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A family living in an Auckland "undrained swamp house" are being evicted after going public about the insanitary living conditions.
Dawn Robbie, her partner Cameron and their two young children have been living for the past 21 months in a rental house that floods underneath every time it rains.
Manurewa-Papakura Ward councillor Daniel Newman highlighted their case with Auckland Council, labelling the house "an undrained swamp, unhealthy... mosquito infested, prone to flooding and unworthy of the $520 weekly rent".
The council investigated and issued an insanitary notice on August 31 - giving landlord Aven Raj 10 days to resolve the property's issues or face a $200,000 fine and an extra $20,000 each day the issues remained.
Robbie told The New Zealand Herald that five days later on September 4, they were given a 90-day eviction notice by the property manager.
"[The property manager] actually called up earlier that day to introduce herself. She said nothing about the eviction notice."
Robbie said they received the notice via email, without giving a reason.
"We were pretty upset, we didn't see it coming. We just wanted the issues to be fixed. We didn't want to have to leave our home."
Since the council's insanitary notice was issued Robbie said the drainage issues at the property had been fixed.
"Workers came around and put a pipe in under the house. All of the water has been drained, it is dry and they have put in polystyrene insulation."
Auckland Council visited the property on Tuesday and lifted the notice, Robbie said.
"The only remaining issue was a bit of mould in one of the rooms and the bathroom, but the main problems have been fixed."
Robbie and her young family have applied for several rentals so far but are having some issues given the high profile of their current case, and finding a place that would accept their dog.
"I knew raising these issues would be a challenge, but this was not the resolution I was asking for. I didn't want to be kicked out just for going to media.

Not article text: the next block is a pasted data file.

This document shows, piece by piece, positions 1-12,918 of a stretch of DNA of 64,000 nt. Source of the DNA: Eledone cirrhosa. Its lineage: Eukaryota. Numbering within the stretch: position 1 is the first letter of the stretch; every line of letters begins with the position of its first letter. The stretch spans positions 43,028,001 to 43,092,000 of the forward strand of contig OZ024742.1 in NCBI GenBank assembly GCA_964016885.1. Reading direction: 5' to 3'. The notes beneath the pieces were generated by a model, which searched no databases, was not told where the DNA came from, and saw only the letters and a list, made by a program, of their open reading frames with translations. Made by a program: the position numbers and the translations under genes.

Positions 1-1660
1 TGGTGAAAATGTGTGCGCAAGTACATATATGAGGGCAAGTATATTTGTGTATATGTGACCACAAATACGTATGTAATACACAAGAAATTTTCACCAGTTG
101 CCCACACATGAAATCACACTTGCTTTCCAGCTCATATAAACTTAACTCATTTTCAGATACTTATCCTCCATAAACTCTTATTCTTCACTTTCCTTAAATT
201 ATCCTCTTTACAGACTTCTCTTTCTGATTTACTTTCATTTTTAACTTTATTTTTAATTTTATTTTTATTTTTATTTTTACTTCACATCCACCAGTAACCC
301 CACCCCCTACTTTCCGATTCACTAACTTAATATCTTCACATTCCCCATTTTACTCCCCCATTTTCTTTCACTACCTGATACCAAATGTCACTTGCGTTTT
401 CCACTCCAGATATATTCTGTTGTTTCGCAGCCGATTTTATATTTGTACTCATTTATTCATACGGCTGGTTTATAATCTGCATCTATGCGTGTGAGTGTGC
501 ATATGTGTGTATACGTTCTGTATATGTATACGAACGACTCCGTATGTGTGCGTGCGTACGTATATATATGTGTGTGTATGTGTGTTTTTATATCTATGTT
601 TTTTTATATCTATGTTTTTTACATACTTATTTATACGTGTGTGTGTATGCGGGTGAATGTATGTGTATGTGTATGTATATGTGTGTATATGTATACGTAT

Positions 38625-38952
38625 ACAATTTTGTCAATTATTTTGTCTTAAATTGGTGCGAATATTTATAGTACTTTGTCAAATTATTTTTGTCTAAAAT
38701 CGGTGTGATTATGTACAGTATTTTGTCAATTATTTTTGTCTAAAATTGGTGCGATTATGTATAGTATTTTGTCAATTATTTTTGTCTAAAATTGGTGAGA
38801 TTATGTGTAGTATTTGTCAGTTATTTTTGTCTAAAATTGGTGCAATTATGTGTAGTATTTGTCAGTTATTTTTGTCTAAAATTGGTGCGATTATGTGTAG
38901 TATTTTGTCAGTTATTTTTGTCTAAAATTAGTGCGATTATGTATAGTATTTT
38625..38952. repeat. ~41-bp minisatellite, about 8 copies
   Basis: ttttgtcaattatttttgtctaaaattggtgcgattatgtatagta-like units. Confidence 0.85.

"If we hadn't done that [the landlord] would have done nothing.
"It is hard for tenants. It is not OK and not how it should be. We are living in a swamp house and it took media for action be taken. Now we are being evicted."
Robbie said the Tenancy Services, part of the Ministry of Business Innovation and Employment, was taking a case against their landlord on their behalf.
Newman said he was "disappointed", but not surprised the family was evicted.
"For a long time this landlord has not taken responsibility for his property. Now the family has gone public he does not want them living there.
"This family deserves a good house. They are a good family, pay rent and did the right thing."
Newman said any renters facing similar issues should take it up with Tenancy Services.
"Dawn and her family have, and I suspect they will win."
Green Party co-leader Marama Davidson said the case highlighted the need for a warrant of fitness for rental properties.
Landlords would have to prove a house was up to liveable standards before leasing it out.
"You can't lease or sell a dangerous car to anyone in New Zealand, there are warrant of fitness checks for that"' Davidson said.
"To be able to lease a house that is life-threatening to a family with children under 4 years old is not acceptable. Everyone deserves to live in a dry, warm, healthy home.
"To argue against this is to defend the minority of landlords doing the wrong thing and putting families at risk of life-threatening respiratory illness caused by mould."
The property manager has been approached for comment.